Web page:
India's Big New Reform Should Be Just the Start
In opening up sectors from aviation to defense to 100 percent foreign ownership this week, India's government is clearly hoping to signal that its reform drive is revving up again. Next on the agenda may be one of the most far-reaching new measures in years: a long-awaited, nationwide goods-and-services tax, or GST.
Skeptics have reason to roll their eyes, of course. Indian leaders have been promising to introduce a GST for at least a decade. What even optimists should be worried about, though, is getting the new tax to work.
All sides accept the need for a GST. In many ways, India is currently less of a single market than the European Union. Different states have different -- and hideously complicated -- regulations. Their licensing schemes vary and their tax systems aren’t interconnected. There's a reason Indian companies are, on average, smaller than their global counterparts: The moment you grow out of your home state, even if just to open a warehouse elsewhere, your paperwork increases exponentially.
For months, the opposition Congress Party and its regional allies in the upper house of Parliament have stalled the GST bill -- whether out of principle or political obstructionism depends on one’s point of view. Now, though, Prime Minister Narendra Modi’s government says it’s corralled most of India’s fractious and demanding regional political players into supporting the measure, and all but one of India’s state governments. Modi’s Bharatiya Janata Party should have enough votes to pass the constitutional amendment needed to bring the tax into force.
If this gets done in the next session of Parliament as hoped, taxpayers and investors will rejoice -- out of relief that something so big and fiercely contested has finally been passed, if nothing else. It would be a great signal for reforms in general, suggesting that India’s cutthroat and dysfunctional politics can’t stand in the way of a good idea forever.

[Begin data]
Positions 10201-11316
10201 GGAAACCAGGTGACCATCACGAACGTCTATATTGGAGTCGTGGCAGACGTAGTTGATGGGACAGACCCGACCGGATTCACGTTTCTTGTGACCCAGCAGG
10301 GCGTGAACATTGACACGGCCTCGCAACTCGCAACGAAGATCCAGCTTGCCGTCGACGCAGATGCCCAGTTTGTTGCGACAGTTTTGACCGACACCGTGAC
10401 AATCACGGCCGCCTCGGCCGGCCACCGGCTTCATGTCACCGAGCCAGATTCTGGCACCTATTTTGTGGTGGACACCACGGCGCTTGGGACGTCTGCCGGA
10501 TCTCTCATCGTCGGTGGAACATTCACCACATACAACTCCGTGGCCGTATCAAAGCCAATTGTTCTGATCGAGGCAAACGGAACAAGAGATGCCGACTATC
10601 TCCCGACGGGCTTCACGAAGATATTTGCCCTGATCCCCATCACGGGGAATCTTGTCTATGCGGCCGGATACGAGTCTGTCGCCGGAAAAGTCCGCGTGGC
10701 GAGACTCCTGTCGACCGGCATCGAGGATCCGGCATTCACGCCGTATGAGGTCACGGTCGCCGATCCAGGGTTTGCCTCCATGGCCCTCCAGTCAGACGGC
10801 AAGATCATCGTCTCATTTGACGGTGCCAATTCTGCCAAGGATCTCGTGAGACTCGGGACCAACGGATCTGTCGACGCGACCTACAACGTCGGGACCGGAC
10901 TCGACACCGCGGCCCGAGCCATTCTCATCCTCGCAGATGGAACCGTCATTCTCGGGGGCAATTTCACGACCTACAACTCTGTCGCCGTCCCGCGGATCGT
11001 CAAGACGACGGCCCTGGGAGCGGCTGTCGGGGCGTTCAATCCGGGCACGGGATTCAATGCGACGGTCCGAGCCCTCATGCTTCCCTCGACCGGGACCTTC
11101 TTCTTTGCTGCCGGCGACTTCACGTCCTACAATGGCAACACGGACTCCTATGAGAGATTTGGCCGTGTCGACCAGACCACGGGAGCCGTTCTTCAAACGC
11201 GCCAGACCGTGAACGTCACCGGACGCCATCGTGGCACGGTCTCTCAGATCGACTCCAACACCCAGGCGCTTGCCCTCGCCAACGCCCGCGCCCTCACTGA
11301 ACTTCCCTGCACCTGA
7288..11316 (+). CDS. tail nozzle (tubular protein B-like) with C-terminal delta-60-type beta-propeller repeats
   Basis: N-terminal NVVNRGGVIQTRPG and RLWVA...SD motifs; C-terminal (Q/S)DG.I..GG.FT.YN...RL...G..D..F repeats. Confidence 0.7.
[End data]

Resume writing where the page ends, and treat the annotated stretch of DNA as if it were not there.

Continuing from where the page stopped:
But it’s vital to remember that passage of the bill will only be the beginning of the battle, not the end. And the costs of adjustment will be considerable, at least in the short-to-medium term.
For one thing, we don’t yet know what the eventual GST tax rate will be. Unless designed with as few exemptions as possible, the “revenue-neutral” rate -- the level needed to ensure that government receipts don’t decline after the GST is introduced -- could be significantly higher than what many businesses now pay. That could damage both business sentiment and overall demand, which is already struggling.
Most Indians aren’t prepared for the temporarily higher prices likely to ensue as many businesses are forced to pay tax for the first time. Currently, enterprises with a turnover of less than 15 million rupees annually (about $223,000) aren’t subject to excise tax; the Finance Ministry has convinced states to lower that threshold sharply, to 1 million rupees, or just $15,000. Yes, expanding the tax net has its advantages: It will help reduce the size of India’s “black,” or informal economy and cut corruption. But small business owners are almost certain to pass along some of the burden to consumers.
In addition, services are currently taxed in India at 15 percent. If the final GST tax rate is higher, which it may well be, then that’s likely to boost inflation as well. And there’s nothing much that anyone can do but wince and wait for the initial effects to subside.
What can be fixed, even in the short term, is the paperwork. Some worry that, with its usual brilliance, the Indian bureaucracy might actually be able to make compliance with a GST tougher than the existing system. One would imagine a single national tax system would require only a single tax form. In fact, it’s been suggested that every enterprise might have to file several forms -- one for the central GST, one for the state GST in each state in which it operates, and one for the “integrated GST” on inter-state transfers. This is certainly not going to make doing business easier. The final system will have to slash paperwork significantly if it’s to boost growth by the two percent that some studies suggest it will.
The most realistic way to look at the GST bill is as a first step in a long struggle to integrate India’s many markets. Agriculture, for example, desperately needs a national market so that farmers can connect directly with their customers and bring down India’s endemic food inflation. Licensing and environmental regulations need to be harmonized across states. The government has left labor law reform to the states, which means that a patchwork of different regulations governing hiring and firing might soon come into effect.
Unless the government picks up the pace on these other reforms as well, creating a true single market might take longer than it took the Europeans. In India, even one promise kept is cause for celebration. But it’s critical to build on that momentum quickly, lest disappointment make future reforms even tougher.
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